CVS (NYSE:CVS) stock has been beaten and bruised in 2020, mostly because a weak macroeconomic backdrop and depressed consumer spending — both brought on by the Covid-19 pandemic — have created depressed sentiment across the entire retail segment Year-to-date, CVS stock is down 14%.
But CVS’ fortunes could change, in a big way, over the next six months thanks to one catalyst: the flu.
Specifically, the emergence of the world’s first flu season in a post-Covid-19 world could spark sales growth acceleration at CVS in the second-half of 2020 as consumers rush to drug retail stores to both stock up on cold and flu medicines and get their flu vaccines.
This meaningful growth acceleration will converge on what is a significantly depressed valuation on CVS stock — just 9-times forward earnings — to spark huge gains into the end of the year.
To that end, I think CVS stock is a strong buy on this dip for a near-term trade over the next 6+ months.
Here’s a deeper look.
A Big Flu Prepping Season
The bull thesis on CVS stock rests on one simple idea: The 2020/21 flu season will be accompanied by more flu vaccines and more flu medicine bulk buying by consumers than ever before.
Thanks to Covid-19, we are now all quasi-obsessed with staying healthy and not getting sick. Disease, vaccine and medicine awareness has never been higher in the history of the world.
Elevated awareness on that front will inevitably transfer into elevated demand for sickness prevention methods.
Over the next six months, in preparation for flu season, consumers are going to rush to drug retail stores to stock up on flu and cold medicines, and get their flu vaccines. I don’t doubt that market sales in these verticals in the second-half of 2020 will hit record highs. By a mile.
That’s great news for CVS, the largest drug retailer in the U.S. The company commands 20%-plus drug retail market share in most major U.S. metro areas.
The implication therein is obvious.
As consumers rush to drug retail stores to bulk prep for flu season, they will do most of that bulk prepping at CVS stores, especially at those CVS stores which have been upgraded with HealthHUB services.
CVS’ revenue growth trends will meaningfully accelerate in the second half of 2020. Profit margins will improve with increased scale. Profits will charge doubly higher. And the whole CVS growth narrative will fire on all cylinders.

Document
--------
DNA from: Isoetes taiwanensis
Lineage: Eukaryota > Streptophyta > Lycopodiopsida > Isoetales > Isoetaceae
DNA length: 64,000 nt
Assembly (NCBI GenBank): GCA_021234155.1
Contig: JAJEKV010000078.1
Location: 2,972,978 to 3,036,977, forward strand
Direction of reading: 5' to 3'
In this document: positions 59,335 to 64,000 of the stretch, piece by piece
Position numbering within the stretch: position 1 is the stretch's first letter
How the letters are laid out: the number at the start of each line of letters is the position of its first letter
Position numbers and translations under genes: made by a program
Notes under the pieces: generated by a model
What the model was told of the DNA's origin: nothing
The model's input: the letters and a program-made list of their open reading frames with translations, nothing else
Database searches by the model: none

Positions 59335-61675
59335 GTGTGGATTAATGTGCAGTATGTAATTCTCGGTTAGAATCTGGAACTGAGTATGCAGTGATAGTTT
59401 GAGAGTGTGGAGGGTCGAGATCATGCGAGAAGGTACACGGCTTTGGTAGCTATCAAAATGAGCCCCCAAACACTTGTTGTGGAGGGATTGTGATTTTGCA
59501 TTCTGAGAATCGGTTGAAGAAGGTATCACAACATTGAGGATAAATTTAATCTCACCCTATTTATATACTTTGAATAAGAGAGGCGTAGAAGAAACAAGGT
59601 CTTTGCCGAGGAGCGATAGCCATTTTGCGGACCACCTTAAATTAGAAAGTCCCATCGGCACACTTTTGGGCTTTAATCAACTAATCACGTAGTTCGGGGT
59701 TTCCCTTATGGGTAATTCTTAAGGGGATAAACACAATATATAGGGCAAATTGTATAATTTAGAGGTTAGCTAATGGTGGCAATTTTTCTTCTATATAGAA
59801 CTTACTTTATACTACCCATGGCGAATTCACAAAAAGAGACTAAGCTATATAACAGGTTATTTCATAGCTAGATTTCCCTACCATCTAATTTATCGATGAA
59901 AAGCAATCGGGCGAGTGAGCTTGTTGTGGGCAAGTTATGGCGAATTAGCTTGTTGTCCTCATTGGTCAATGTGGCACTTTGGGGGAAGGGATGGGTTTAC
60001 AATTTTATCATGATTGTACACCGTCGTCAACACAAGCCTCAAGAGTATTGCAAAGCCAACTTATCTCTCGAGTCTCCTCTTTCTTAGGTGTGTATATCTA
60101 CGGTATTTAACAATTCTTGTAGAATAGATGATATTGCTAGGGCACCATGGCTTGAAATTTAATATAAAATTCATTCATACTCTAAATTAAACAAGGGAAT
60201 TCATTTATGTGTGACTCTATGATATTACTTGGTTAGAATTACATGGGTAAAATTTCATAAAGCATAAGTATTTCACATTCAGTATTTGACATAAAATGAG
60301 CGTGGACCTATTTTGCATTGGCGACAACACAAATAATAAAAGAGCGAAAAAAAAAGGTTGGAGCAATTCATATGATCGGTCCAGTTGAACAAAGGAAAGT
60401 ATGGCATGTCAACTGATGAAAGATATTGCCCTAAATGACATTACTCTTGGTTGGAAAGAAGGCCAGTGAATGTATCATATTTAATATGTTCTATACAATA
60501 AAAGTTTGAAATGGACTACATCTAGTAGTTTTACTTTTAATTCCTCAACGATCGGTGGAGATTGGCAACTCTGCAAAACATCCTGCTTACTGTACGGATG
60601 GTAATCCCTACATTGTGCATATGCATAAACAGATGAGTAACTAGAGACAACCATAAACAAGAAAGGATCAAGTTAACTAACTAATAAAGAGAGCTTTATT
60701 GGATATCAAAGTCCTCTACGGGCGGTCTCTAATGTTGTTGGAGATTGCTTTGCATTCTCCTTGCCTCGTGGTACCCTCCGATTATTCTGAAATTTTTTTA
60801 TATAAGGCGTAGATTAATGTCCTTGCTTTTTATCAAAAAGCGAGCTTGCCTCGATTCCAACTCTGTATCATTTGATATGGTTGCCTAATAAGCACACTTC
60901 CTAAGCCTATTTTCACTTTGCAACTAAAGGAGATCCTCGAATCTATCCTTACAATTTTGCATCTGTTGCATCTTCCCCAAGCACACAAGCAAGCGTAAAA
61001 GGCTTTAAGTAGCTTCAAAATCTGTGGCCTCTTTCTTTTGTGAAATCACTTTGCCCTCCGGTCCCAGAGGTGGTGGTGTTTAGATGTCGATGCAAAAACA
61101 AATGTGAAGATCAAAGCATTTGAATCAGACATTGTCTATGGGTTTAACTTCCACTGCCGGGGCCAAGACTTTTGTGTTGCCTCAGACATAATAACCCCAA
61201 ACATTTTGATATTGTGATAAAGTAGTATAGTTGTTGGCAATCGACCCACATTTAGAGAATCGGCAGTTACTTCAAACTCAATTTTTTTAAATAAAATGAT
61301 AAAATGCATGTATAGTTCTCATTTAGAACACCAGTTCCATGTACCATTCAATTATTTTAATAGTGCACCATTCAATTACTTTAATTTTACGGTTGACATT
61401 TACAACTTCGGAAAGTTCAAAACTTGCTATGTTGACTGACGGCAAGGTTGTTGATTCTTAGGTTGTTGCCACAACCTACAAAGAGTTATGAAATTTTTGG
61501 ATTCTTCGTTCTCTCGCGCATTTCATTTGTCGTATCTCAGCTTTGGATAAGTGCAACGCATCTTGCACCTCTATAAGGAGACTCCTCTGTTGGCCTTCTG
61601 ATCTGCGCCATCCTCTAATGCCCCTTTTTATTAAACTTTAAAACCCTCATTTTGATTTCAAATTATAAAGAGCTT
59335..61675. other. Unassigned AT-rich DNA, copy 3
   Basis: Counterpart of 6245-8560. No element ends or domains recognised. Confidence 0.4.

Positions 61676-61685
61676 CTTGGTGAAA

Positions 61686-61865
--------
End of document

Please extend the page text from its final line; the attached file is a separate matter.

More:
CVS Stock Is Too Cheap
If the whole CVS growth narrative does fire on all cylinders in the second half of 2020 on bulk flu season prepping, then CVS stock will rip higher. Not by a little. By a lot.
Why? One word: valuation.
CVS stock is dirt cheap today. I’m talking 9-times forward earnings, 0.3-times trailing sales, 5-times cash flow, 1-times book with a 3.1% dividend yield. Across the board, those multiples represent the cheapest it has been in the past decade.
What happens in the market when accelerated growth trends converge discounted valuations?
You get huge rallies.
CVS stock will be no exception to this trend. As accelerated growth trends in the back-half of 2020 converge on what is essentially all time low valuation in CVS stock, shares will rip higher. My numbers suggest upside to $80-plus prices is possible.
The 2020/21 flu season will have more awareness and attention dedicated to it than any other flu season. Ever. This unprecedented awareness will inevitably translate into unprecedented demand for flu prevention and treatment, including the bulk-buying of flu/cold medicines and mass uptake of flu vaccines.
CVS, as the leading pharmacy retailer in the world, is optimally positioned to benefit from this unprecedented demand surge.
More importantly, CVS stock — as one of the cheapest stocks in the market today among household names — is optimally positioned to rip higher on the back of this demand surge.
As such, I think CVS stock is a strong contrarian buy on the dip in August. I see shares running towards $80 by December.
Luke Lango is a Markets Analyst for InvestorPlace. He has been professionally analyzing stocks for several years, previously working at various hedge funds and currently running his own investment fund in San Diego. A Caltech graduate, Luke has consistently been recognized as one of the best stock pickers in the world by various other analysts and platforms, and has developed a reputation for leveraging his technology background to identify growth stocks that deliver outstanding returns. Luke is also the founder of Fantastic, a social discovery company backed by an LA-based internet venture firm. As of this writing, he did not own a position in any of the aforementioned securities.